changing circle

In order to make the step from reformism to radical change, we must pass through the zero-point of abstaining from acts of resistance which only keep the system alive. In a strange kind of release, we have to cease to worry about other people’s worries, and withdraw into the role of a passive observer of the system’s circular self-destructive movement. For example, in relation to the ongoing financial crisis that threatens the euro and other currencies, we should stop worrying about how to prevent financial collapse in order to keep the whole system going. The model for such a stance is Lenin during World War I: ignoring all “patriotic” worries about the motherland in danger, he coolly steps back to observe the deadly imperialist dance while laying the foundations for the future revolutionary process—his worries were not the worries of most of his countrymen.

As was clear to Rand, if we want to see real change, then our own worries and cares are our main enemy. We need to stop fighting small battles against the inertia of the system, attempting to make things better here and there, and instead prepare the terrain for the big battle to come. The standpoint of the Absolute is simple enough to achieve; one merely has to withdraw to the (usually aestheticized) position of totality, as in the popular song the “Circle of Life” from The Lion King (words by Tim Rice):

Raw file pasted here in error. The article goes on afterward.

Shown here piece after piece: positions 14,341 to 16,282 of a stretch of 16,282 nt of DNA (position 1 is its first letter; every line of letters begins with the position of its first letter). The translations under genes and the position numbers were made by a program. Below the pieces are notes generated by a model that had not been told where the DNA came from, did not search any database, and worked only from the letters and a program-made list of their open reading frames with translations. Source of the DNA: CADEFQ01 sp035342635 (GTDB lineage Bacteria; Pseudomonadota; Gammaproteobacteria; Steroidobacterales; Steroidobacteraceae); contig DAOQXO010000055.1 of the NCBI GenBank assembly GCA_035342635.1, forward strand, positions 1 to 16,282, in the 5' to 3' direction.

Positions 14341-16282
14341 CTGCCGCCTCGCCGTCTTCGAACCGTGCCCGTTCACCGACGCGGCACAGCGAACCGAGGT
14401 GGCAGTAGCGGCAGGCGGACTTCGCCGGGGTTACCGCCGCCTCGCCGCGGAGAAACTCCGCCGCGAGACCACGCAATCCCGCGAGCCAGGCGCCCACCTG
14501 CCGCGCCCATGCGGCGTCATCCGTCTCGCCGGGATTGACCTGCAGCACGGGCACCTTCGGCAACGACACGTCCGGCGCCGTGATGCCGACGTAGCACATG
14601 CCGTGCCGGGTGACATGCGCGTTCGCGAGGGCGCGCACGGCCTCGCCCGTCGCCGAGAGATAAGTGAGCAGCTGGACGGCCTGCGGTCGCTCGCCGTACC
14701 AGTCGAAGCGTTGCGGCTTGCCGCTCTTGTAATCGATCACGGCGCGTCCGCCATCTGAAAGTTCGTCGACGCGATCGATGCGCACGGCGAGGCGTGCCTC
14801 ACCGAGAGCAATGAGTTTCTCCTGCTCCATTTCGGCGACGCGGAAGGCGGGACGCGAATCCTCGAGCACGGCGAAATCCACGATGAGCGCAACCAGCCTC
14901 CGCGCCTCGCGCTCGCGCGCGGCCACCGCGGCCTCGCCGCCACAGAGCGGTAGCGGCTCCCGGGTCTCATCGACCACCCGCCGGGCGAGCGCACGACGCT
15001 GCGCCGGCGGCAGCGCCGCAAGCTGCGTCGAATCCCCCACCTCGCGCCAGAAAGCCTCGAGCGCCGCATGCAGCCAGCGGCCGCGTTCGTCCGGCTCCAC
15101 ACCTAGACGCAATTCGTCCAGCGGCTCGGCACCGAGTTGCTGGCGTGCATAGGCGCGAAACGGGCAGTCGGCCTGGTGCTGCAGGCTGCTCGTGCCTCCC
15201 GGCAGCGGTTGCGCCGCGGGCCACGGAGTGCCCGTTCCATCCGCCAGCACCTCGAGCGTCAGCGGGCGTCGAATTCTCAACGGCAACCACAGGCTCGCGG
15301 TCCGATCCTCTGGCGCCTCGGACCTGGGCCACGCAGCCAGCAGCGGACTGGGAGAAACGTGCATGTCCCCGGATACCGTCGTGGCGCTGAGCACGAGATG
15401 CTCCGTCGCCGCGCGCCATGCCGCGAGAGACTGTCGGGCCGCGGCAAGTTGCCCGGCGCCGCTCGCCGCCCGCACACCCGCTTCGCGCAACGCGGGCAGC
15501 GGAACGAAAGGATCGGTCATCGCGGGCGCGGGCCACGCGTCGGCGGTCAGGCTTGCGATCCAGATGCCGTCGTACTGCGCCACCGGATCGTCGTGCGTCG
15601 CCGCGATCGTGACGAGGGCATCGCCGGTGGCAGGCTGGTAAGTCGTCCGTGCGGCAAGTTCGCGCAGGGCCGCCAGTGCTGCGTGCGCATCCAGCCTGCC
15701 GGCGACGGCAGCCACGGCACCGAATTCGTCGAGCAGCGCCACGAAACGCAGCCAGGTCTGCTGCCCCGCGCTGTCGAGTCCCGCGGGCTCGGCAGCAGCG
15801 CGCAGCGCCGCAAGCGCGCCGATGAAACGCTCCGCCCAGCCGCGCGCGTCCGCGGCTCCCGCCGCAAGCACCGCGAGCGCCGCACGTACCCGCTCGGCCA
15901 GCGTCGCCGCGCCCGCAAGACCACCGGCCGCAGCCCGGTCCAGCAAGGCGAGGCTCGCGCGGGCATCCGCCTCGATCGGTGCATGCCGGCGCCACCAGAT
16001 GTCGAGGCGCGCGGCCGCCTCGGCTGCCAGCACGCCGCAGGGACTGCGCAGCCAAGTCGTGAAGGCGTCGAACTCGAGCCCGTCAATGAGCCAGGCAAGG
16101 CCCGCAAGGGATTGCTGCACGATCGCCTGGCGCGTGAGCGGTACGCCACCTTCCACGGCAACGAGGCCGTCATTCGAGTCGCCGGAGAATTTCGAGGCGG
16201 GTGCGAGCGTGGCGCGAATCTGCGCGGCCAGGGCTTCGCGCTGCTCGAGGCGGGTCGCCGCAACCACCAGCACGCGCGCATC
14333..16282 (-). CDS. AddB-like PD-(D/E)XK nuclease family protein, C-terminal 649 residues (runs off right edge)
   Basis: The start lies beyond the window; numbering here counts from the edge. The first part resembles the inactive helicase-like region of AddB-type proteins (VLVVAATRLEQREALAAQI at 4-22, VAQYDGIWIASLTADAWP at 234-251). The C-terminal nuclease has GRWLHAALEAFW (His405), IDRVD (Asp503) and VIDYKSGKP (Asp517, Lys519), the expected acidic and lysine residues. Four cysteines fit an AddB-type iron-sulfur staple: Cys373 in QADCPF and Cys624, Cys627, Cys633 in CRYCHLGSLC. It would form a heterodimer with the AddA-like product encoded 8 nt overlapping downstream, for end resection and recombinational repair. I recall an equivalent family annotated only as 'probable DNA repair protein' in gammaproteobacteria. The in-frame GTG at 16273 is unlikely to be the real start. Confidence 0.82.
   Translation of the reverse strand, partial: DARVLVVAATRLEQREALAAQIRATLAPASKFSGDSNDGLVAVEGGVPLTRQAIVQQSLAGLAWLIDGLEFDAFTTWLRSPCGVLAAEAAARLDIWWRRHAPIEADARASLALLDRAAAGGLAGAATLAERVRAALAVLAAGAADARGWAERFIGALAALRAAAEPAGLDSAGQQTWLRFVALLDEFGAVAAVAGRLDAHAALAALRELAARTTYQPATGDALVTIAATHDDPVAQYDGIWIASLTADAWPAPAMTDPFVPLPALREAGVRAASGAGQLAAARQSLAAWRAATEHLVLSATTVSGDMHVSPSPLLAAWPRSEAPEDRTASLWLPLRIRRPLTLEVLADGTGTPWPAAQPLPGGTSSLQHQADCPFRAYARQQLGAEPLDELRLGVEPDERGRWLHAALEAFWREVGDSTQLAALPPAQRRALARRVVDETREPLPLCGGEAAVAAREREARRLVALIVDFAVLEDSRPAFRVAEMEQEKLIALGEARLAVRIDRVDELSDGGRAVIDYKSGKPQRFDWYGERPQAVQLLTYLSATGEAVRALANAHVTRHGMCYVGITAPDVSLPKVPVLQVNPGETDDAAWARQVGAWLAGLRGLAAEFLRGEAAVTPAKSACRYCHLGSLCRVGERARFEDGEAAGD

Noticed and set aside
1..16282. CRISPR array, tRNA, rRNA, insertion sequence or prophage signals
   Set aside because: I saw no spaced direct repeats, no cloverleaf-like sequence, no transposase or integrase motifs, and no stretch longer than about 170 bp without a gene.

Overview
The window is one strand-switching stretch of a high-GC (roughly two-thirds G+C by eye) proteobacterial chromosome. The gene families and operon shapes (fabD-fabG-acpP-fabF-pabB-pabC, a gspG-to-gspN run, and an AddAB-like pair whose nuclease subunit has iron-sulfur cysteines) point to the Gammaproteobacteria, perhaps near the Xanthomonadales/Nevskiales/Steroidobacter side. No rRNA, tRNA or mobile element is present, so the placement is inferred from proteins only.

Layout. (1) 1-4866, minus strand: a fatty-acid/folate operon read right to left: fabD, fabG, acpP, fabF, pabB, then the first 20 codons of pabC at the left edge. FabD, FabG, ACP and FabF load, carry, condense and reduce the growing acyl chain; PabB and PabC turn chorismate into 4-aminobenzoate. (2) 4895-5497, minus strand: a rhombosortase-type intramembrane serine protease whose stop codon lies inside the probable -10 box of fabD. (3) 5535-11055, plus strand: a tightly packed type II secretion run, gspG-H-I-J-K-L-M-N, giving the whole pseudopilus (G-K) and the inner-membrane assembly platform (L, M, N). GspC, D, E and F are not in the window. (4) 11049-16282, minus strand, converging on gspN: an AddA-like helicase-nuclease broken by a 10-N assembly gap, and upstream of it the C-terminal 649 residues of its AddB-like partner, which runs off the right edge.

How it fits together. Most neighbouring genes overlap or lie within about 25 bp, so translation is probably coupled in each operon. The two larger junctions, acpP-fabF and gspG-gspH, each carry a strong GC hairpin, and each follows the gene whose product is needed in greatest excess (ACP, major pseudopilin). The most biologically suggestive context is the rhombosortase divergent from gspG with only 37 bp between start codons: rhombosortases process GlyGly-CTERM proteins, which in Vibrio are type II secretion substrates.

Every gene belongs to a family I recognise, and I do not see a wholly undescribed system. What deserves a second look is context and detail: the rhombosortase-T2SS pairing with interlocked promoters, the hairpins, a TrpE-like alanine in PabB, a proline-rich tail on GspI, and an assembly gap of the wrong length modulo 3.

It’s the Circle of Life
And it moves us all
Through despair and hope
Through faith and love
Till we find our place
On the path unwinding
In the Circle
The Circle of Life

The song is sung by, of course, the lions: life is a great circle, we eat the zebras, the zebras eat grass; but then, after we die and return to the earth, we also feed the grass, and the circle is closed—this is the best message imaginable for those at the top. The crucial thing is the political spin we give to such “wisdom”: is it a matter of simple withdrawal or of withdrawal as the condition for a radical act? In other words, yes, life always forms a circle, but it is still possible (sometimes) not just to climb or descend its hierarchy, but to change the circle itself. Here we should indeed follow Christ, as the paradox of the Absolute itself renouncing the standpoint of the Absolute and adopting the radically “critical” stance of a finite agent engaged in a terrestrial struggle. This stance is deeply Hegelian, Hegel’s main thesis being precisely that of an Absolute strong enough to “finitize” itself, to act as a finite subject.





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